07/Mar/2017 // 311 Viewers
A Non-Governmental Organisation (NGO), Centre for Values in Leadership, said cross border trade promoted by ECOWAS Trade Liberalisation Scheme (ETLS) was vital to promoting trade and economic integration in the region.
Senior Vice President of the organization, Mr Rasheed Adegbenro, said this in Abuja on Monday during a policy dialogue on combating corruption along Nigeria-ECOWAS trade routes.
In a paper entitled “Inhibitions to Domestic and Cross Border Trade and Remedial Measures by all Stakeholders’’, he said trade activities rewarded producers of goods and services through revenue, and government, in tariff revenue.
Adegbenro said that apart from the benefits, disruption and challenges in economics could frustrate or cause dislocation in the economy where appropriate measures were not in place to mitigate abuses along a trader corridor.
“No sacrifice is too great to formalise the current informal trade very dominant in the region.
“This can be achieved by reducing administrative documentations with human intervention required in the processing of trade transactions,’’ he said.
Adegbenro said in order to improve cross border trade, trans-regional trademarks should be promoted to improve brand equity of manufactured products in the region and reduce product discrimination.
He said that Public-Private Partnership should be adopted to evolve a national trade bank as export development financial window.
He called for appropriate funding of National Approval Authority (NAC), to be promoted to facilitate frequent meetings of the authority.
Adegbenro said the application for ETLS should be done online to reduce human intervention in the approval process and associated bottleneck.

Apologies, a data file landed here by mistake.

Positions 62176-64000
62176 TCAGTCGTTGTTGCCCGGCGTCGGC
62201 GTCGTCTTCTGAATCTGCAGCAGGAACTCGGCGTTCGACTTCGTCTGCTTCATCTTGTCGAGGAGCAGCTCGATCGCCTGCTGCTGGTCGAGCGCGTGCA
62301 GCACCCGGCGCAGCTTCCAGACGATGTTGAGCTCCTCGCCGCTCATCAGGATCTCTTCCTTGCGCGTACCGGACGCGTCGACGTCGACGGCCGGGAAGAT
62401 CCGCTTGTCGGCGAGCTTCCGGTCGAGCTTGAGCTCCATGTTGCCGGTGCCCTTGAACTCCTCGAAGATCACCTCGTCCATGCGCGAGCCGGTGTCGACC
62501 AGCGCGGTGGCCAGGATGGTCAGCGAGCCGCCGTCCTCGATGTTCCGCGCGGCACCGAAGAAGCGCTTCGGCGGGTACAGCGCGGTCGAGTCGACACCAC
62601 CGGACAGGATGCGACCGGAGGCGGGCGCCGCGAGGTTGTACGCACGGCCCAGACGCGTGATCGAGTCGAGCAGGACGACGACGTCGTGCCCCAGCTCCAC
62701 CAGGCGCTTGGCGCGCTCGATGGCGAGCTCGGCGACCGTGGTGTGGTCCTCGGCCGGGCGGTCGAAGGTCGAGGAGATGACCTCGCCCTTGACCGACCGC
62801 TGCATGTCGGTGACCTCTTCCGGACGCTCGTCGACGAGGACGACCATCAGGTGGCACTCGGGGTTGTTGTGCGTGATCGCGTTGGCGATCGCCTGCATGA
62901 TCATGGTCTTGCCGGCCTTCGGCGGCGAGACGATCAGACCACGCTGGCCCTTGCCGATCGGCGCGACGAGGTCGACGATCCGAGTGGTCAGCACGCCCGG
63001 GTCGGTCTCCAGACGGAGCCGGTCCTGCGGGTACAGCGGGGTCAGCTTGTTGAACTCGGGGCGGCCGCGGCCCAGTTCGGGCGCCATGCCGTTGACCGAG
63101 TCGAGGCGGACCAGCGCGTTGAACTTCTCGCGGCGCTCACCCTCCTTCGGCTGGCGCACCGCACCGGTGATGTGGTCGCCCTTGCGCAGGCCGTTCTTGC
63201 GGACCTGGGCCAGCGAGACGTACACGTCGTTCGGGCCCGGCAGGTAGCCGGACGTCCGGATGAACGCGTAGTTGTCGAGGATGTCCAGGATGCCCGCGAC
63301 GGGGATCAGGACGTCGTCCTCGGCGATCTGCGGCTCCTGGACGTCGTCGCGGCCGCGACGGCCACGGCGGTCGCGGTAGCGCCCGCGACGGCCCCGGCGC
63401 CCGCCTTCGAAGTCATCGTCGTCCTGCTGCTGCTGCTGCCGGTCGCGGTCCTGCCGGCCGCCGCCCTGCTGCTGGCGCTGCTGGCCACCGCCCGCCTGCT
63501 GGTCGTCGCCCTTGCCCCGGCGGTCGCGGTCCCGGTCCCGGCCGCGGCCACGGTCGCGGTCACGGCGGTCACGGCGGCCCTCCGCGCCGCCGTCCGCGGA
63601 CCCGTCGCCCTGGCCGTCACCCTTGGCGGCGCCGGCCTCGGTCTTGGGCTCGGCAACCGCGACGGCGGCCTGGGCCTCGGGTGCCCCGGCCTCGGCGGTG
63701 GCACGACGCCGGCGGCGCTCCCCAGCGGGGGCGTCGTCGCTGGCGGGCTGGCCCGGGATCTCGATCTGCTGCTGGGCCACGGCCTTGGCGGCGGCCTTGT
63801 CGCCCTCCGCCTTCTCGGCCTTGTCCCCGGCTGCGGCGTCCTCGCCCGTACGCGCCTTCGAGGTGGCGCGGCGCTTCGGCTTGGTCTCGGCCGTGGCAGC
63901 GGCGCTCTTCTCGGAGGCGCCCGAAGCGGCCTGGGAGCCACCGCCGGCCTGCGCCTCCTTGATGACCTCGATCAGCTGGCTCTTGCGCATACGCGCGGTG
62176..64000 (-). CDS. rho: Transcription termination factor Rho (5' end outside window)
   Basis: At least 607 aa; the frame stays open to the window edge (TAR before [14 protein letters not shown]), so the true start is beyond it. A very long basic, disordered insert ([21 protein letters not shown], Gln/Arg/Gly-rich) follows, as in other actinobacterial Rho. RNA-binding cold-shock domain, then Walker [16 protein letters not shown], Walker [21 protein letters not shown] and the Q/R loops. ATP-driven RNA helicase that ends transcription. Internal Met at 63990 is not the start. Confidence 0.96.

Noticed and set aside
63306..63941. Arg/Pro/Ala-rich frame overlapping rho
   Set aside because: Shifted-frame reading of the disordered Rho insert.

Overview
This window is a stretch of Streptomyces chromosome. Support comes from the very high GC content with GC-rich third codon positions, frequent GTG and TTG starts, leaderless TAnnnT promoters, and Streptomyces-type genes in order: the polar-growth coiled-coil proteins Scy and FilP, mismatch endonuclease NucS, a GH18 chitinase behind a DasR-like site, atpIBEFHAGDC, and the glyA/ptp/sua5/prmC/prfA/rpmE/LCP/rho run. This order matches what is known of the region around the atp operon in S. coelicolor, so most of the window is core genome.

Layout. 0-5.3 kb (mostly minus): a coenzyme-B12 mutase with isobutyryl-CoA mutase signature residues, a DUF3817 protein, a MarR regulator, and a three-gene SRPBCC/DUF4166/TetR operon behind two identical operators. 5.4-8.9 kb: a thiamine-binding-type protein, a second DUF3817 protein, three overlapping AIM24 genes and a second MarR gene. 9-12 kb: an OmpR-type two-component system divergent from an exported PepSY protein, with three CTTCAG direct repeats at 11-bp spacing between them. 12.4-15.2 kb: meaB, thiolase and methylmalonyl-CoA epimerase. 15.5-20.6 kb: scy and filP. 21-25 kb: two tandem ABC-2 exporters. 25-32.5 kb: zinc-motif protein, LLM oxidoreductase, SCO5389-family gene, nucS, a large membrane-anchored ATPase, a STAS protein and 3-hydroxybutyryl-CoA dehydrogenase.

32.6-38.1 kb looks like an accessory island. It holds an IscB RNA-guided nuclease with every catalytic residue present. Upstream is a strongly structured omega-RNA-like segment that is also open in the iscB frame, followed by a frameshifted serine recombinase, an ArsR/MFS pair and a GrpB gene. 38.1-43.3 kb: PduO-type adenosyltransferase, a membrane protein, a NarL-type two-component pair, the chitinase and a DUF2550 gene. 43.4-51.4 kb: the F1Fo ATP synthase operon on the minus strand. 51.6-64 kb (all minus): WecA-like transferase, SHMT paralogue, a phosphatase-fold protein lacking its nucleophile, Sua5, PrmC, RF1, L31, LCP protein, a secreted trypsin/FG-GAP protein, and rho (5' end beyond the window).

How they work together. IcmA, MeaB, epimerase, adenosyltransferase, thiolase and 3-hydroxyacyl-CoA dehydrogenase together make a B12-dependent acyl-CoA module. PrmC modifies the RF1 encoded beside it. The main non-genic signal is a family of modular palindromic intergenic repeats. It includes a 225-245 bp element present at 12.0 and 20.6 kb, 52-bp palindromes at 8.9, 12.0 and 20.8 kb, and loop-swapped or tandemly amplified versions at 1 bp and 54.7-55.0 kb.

“Nigeria should give high priority to creation and linkage with the railway network in the region,’’ he said.
Mrs Omoyemisi Akinola, Trade Policy and Facilitation Unit, Deutscche Gesellschaft Fur International Zusammenarbeit (GIZ), called for application of Trade Route Incident Mapping System (TRIMS).
According to her, GIZ is a mechanism that will help to formulate evidence-based policies.
Akinola, in her paper on TRIMS, said that for traders and transporters, route mapping was an initiative that would help them to report delays, harassments and irregular payment while moving goods.
She said that TRIMS was co-funded by German Government and the European Union and implemented by Pro-Poor Growth and Promotion of Employment (SEDIN) programme, GIZ Nigeria and that it was a six-year project.
Akinola said that the objective was to tackle the issue of non-tariff barriers in Nigeria and support the country’s strive to improve its doing business and global competitiveness rankings.
She said that TRIMS would help to address multiple levies, delays, harassment and other illegal non-tariff barriers.
Akinola said that so far, more than 2,200 reports had been received as of March, 2017 from the pilot state, Ogun.
She said with TRIMS, more than 4,000 traders had been sensitised and educated on other relevant issues for traders, including HIV and AIDS.
She recommended the regular training of the officers, especially with regards to the scope and limits of the protocols and related matters.
Mr Chris Kaka, a management expert, said border official operated in total disregard of ECOWAS protocol of free movement of persons, goods and capital.
Kaka, who is with Chartered Institute of Financial and Investment Analysts Nigeria (CIFIAN) called for the sensitisation and awareness creation for traders on their rights and obligations in the conduct of their business.
He said that there was need for advocacy towards the review of ECOWAS court provision-private party breach of trade related grievance.
Kaka called for capacity building, anti-corruption reform, reduction of government agencies along trade routes and border posts.
He also called for the training and retraining of officials to inculcate and sustain strong ethical behaviour in the discharge of their duties as border agents of government. (NAN)